18 October 2013


So many of the Web’s most popular services—e-mail and search as well as photo and video sharing may be free, but that doesn’t mean they come without a cost. That price is information about the people using those services as well as their online behavior intelligence that Facebook, Google, Microsoft and other Internet companies exchange for advertising revenue. The trade-off of privacy for free services is generally acceptable to most Web users, who are used to incessant advertising and at times even benefit from personalized attempts to sell them products and services. 

There are tools available to Web users designed to protect personal information from prying eyes. None of these tools alone ensures complete privacy or protection from cyber snooping, but they do offer a way to trim the data trails that curtail one’s privacy.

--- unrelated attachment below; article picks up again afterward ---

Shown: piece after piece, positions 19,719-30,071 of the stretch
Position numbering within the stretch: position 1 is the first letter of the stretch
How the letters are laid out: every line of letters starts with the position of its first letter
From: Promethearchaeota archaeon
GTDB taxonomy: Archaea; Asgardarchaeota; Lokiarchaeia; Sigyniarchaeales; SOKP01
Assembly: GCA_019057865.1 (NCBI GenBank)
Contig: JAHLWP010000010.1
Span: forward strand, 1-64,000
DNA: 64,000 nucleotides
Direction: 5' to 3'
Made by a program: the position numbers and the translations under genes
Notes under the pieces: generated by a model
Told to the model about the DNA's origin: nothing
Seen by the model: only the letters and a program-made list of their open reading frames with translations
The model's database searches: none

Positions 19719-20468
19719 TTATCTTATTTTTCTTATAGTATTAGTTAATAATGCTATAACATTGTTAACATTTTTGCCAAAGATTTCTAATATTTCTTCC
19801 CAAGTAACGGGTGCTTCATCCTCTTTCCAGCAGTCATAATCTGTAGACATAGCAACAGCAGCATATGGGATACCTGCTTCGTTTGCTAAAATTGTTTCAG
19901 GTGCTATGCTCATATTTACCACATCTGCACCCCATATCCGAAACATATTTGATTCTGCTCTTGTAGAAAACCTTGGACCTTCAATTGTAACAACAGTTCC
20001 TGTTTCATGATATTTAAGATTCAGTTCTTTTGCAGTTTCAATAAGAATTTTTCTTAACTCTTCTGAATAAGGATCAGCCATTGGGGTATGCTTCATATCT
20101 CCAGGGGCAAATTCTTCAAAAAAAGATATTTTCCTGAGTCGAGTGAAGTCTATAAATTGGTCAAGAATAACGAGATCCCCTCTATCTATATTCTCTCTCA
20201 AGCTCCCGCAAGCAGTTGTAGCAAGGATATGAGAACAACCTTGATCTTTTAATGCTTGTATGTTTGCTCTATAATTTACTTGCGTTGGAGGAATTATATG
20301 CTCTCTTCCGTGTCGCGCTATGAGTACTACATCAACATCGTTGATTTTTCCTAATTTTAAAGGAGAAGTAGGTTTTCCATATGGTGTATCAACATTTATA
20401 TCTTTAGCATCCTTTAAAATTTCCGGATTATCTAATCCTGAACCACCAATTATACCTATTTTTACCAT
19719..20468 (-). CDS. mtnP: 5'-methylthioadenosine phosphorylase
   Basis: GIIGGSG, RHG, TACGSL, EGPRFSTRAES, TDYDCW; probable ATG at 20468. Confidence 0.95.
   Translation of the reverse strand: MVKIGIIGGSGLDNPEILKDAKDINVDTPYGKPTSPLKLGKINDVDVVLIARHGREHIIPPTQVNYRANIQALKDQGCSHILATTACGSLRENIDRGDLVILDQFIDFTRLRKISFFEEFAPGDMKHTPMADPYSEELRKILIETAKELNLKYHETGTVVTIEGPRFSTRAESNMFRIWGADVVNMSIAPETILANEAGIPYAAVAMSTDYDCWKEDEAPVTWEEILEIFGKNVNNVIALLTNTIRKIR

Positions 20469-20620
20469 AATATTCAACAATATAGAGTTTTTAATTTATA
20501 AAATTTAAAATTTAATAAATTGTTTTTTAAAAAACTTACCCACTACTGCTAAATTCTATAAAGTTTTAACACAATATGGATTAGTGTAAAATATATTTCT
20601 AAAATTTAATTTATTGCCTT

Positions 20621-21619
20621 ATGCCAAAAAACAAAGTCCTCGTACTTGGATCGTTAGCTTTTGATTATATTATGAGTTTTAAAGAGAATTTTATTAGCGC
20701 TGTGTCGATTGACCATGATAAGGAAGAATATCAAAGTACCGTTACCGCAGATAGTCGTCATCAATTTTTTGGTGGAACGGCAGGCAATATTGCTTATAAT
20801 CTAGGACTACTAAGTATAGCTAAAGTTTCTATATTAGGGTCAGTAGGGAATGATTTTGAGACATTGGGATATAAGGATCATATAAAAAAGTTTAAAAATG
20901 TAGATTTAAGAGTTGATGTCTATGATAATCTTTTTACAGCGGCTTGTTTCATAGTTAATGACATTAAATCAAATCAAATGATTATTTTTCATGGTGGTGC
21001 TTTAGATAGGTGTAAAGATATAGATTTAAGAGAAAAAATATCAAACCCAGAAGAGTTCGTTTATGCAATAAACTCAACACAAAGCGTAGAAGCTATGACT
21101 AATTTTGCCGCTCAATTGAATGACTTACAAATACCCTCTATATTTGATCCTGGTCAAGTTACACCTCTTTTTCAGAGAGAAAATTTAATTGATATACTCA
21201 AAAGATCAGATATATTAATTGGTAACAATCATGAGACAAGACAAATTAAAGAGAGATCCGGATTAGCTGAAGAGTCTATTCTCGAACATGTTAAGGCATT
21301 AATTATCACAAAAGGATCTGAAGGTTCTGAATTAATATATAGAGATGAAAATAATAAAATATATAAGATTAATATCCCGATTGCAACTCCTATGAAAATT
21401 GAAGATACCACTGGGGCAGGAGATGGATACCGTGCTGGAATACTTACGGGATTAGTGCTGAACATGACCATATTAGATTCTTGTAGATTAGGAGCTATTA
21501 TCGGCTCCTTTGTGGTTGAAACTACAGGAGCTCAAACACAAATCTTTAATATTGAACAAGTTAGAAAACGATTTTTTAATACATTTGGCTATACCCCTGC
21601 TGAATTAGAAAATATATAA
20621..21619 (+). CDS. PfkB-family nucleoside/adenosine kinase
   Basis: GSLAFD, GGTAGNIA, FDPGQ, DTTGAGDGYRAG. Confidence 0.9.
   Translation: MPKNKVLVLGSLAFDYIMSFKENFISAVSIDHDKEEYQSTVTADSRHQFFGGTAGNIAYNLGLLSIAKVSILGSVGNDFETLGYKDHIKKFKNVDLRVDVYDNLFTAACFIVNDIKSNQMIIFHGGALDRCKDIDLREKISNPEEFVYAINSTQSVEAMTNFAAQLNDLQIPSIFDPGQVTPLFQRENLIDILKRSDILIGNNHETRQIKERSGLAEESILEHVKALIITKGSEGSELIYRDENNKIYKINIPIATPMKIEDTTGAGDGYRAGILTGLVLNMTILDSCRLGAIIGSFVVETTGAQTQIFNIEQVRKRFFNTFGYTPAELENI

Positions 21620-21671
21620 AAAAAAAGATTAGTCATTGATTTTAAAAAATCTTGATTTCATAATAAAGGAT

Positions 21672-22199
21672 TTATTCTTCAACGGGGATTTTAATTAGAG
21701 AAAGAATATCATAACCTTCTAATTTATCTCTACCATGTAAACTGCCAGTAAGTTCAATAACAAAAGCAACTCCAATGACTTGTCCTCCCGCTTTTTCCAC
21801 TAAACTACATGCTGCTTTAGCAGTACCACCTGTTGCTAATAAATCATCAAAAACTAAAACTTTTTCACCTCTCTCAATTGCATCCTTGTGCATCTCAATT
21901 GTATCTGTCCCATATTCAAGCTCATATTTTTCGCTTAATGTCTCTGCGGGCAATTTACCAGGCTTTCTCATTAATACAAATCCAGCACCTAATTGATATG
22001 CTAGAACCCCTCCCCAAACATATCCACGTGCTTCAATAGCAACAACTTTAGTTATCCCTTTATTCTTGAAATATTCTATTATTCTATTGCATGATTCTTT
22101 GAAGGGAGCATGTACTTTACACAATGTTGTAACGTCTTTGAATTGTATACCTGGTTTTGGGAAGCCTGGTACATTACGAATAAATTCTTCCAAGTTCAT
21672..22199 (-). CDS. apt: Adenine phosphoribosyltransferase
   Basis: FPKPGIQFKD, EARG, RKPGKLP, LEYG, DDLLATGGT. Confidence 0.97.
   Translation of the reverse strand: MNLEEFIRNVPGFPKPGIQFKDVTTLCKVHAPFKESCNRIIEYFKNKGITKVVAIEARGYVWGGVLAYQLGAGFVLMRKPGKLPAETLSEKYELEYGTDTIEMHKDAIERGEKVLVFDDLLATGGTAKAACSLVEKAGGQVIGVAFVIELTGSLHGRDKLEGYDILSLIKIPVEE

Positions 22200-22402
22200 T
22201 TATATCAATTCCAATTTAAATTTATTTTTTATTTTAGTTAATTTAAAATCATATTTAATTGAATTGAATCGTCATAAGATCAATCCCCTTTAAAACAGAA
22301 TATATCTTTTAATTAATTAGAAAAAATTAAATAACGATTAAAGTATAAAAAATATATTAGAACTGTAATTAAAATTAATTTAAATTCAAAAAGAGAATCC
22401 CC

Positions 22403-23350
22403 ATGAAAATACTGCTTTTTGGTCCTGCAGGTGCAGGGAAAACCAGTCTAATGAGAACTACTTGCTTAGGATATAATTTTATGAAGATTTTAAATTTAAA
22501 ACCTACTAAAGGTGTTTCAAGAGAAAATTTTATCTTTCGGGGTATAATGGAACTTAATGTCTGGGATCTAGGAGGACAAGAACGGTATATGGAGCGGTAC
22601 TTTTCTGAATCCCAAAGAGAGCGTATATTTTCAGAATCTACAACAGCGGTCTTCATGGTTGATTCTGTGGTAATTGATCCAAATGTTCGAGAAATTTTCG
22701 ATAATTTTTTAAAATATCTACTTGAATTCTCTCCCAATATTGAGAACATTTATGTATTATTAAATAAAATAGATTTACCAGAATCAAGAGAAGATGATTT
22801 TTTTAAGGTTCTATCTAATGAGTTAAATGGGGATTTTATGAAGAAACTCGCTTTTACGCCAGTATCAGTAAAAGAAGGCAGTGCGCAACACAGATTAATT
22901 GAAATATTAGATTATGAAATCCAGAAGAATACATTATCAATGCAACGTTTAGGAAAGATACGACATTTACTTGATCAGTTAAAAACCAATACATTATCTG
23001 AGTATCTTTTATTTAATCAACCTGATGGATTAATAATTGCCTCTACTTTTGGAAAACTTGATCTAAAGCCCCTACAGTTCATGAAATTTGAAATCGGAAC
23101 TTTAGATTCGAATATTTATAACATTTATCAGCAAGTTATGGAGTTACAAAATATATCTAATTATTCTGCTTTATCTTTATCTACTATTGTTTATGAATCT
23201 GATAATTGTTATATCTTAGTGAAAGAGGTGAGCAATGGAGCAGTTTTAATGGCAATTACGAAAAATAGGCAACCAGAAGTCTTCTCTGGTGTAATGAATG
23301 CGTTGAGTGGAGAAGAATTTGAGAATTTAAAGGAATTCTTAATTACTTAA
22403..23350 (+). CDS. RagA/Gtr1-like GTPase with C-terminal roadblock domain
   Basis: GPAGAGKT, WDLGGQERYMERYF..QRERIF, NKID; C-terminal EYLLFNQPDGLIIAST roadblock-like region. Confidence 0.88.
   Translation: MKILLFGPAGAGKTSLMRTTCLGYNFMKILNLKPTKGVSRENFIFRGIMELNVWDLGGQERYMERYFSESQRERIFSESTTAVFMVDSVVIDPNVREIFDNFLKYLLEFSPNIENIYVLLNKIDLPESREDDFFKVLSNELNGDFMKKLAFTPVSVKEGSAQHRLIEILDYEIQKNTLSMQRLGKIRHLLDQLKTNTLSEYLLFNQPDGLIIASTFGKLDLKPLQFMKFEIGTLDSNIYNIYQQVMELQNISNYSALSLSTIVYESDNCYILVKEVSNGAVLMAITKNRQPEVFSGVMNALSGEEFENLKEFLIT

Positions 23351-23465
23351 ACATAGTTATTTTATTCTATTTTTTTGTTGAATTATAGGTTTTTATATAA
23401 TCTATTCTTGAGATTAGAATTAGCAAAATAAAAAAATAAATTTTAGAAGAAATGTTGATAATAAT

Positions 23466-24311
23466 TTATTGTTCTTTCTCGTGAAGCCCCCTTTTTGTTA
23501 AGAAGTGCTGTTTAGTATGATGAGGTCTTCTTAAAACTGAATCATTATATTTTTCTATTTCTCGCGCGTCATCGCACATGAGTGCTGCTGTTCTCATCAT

E-mail, social networks and other online services often request contact and payment information when users sign up. There are no rules, however, that prevent users from disguising their actual e-mail addresses, phone numbers and credit card numbers as a privacy precaution. Abine, Inc., offers a Web browser plug-in for Firefox and Google Chrome called MaskMe that gives people the ability to create aliases for this type of personal information. The renowned company that is known to bring out effective applications takes pride in its rich experience in this area of app development. The portfolio of the resourceful company unveils effective applications that have been developed for clients falling under various sectors, and applications that have been created to meet the varied needs of end users. 

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